Mrs. Linda Jeffrey: I want to thank you for being here. I think MADD is one of the highest-profile anti-drinking-and-driving organizations in North America, and the credibility that you bring to any consultation that you do, based on the research that you bring, certainly helps. Certainly, you've been part of a lot of consultations, and it's shown, so thank you for your persistence. When you're consistently on message, it really helps us as a government to know what we should be doing.
Mr. Andrew Murie: Thank you.
Mrs. Linda Jeffrey: I guess I wanted to ask a little bit about your report card that you did on all the provinces. I'm hoping we'll do better the next time. I'd like to see us with a higher grade. The alcohol ignition interlock program was a big focus of your program. What other areas were you focusing on that you thought, besides the blood alcohol and the ignition—were those the top two issues you focused on?
Mr. Andrew Murie: There were three things. There was zero BAC for young drivers. There was the mandatory alcohol ignition interlock program. The third thing was to fully implement the administrative licence suspensions for 0.05.
Mrs. Linda Jeffrey: How does MADD feel about some of the penalties with regard to the fines? Do you feel that that's an impediment to—do you think the increased fines that are being placed in this legislation, or proposed, will have an impact? Or is it the impoundment that you feel is the real deterrent?
Mr. Andrew Murie: The fines are good. It's a denunciation of the activity. At some point, draconian measures don't work; we know that. So it's not about being tough; it's about being smart.
I think that there are two main things that you do. You have to create the perception that the chance of being caught, if you choose to drink and drink, is very high. The second thing is, for those who persist in doing it, you have to deal with the vehicle sanctions. The licence suspension and fines at that point make very little difference on that type of individual.
Mrs. Linda Jeffrey: I would agree with you about the blood alcohol level. When you look at the statistics in the US and you look at them here, it's clear that we're going to see, I believe, a dramatic reduction in fatalities if the blood alcohol level is zero. So thank you for bringing that forward. Thank you for your persistence and we hope you'll continue to keep us focused on our report card and doing better. Thank you very much.
The Vice-Chair (Mr. Jim Brownell): Thank you for your deputation this afternoon.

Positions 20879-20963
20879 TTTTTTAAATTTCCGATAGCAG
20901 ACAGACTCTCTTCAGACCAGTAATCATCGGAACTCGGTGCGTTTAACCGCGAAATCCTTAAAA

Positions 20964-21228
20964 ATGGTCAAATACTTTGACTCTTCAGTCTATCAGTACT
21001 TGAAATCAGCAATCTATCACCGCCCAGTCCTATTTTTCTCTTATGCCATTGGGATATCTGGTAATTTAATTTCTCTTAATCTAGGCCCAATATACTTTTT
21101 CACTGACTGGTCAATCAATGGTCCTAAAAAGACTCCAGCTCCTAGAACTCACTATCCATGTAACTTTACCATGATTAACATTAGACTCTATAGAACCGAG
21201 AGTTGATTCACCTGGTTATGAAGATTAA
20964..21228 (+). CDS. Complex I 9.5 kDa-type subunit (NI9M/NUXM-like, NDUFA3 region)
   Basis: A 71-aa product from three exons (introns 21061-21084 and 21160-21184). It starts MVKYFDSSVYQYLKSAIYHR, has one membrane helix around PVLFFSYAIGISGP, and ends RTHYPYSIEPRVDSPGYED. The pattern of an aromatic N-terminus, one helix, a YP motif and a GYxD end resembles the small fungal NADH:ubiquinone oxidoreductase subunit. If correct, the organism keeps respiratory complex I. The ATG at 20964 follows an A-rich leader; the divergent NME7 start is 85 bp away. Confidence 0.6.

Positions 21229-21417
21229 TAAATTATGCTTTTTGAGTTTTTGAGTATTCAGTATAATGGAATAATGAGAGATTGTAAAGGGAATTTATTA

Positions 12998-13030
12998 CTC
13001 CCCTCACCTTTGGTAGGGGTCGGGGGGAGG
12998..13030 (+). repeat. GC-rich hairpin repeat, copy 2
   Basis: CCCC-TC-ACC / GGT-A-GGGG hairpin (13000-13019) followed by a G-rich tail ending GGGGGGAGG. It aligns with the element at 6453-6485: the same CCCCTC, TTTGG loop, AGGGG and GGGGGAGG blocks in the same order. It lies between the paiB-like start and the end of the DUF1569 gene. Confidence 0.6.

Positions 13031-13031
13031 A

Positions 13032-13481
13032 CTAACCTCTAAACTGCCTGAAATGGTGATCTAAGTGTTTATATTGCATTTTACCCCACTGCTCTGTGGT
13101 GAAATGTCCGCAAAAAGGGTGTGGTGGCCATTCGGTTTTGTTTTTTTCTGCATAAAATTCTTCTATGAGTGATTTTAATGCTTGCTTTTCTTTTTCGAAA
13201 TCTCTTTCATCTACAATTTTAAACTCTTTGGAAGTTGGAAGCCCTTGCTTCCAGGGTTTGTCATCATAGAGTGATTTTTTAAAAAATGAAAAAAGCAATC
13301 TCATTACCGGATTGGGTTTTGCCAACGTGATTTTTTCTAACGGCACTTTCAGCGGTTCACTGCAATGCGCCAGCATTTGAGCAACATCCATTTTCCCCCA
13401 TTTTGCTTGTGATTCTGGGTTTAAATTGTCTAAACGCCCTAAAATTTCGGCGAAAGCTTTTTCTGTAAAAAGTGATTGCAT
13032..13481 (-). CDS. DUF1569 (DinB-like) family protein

ONTARIO COMMUNITY COUNCIL
ON IMPAIRED DRIVING
The Vice-Chair (Mr. Jim Brownell): Next, we have the Ontario Community Council on Impaired Driving, Anne Leonard, executive director. Welcome. You have 10 minutes for your deputation. Any time that remains, we'll be add it on to the five minutes, because there will be five minutes after your 10. You can begin.
Ms. Anne Leonard: Thank you for that. I haven't actually had a chance to practise what I'm going to present to you, so I'm not sure if I'm going to be under 10 minutes or not.
I want to take a minute just to tell you about our organization. The Ontario Community Council on Impaired Driving has been around for just over 20 years. Our purpose is to provide a meeting space for fighting impaired driving in Ontario. We have a membership of about 70 to 75 right now, and those members will be groups as big as the Traffic Injury Research Foundation, Ontario Students Against Impaired Driving, the Student Life Education Co. Inc. Your own Ministry of Transportation and several other government people attend our meetings as stakeholders. They don't vote on our issues, but they do like to come to meetings and apprise us of things and get our feedback.
I should say we have groups as small as the Wawa Healthy Lifestyles Coalition. No disrespect to any of our smaller groups; they're very effective in their own communities, but Wawa Healthy Lifestyles, for example, closes down in the summer months because of budget constraints. So we have the big, and the small but mighty.
Our charity runs several programs. We run the Arrive Alive, Drive Sober campaign, which just celebrated 20 years last year. We operate a large fundraiser for our organization called Drive Straight, and we also offer Drive Straight as a program for golf courses, if they want to do something interactive at golf tournaments to educate their members or their tournament players.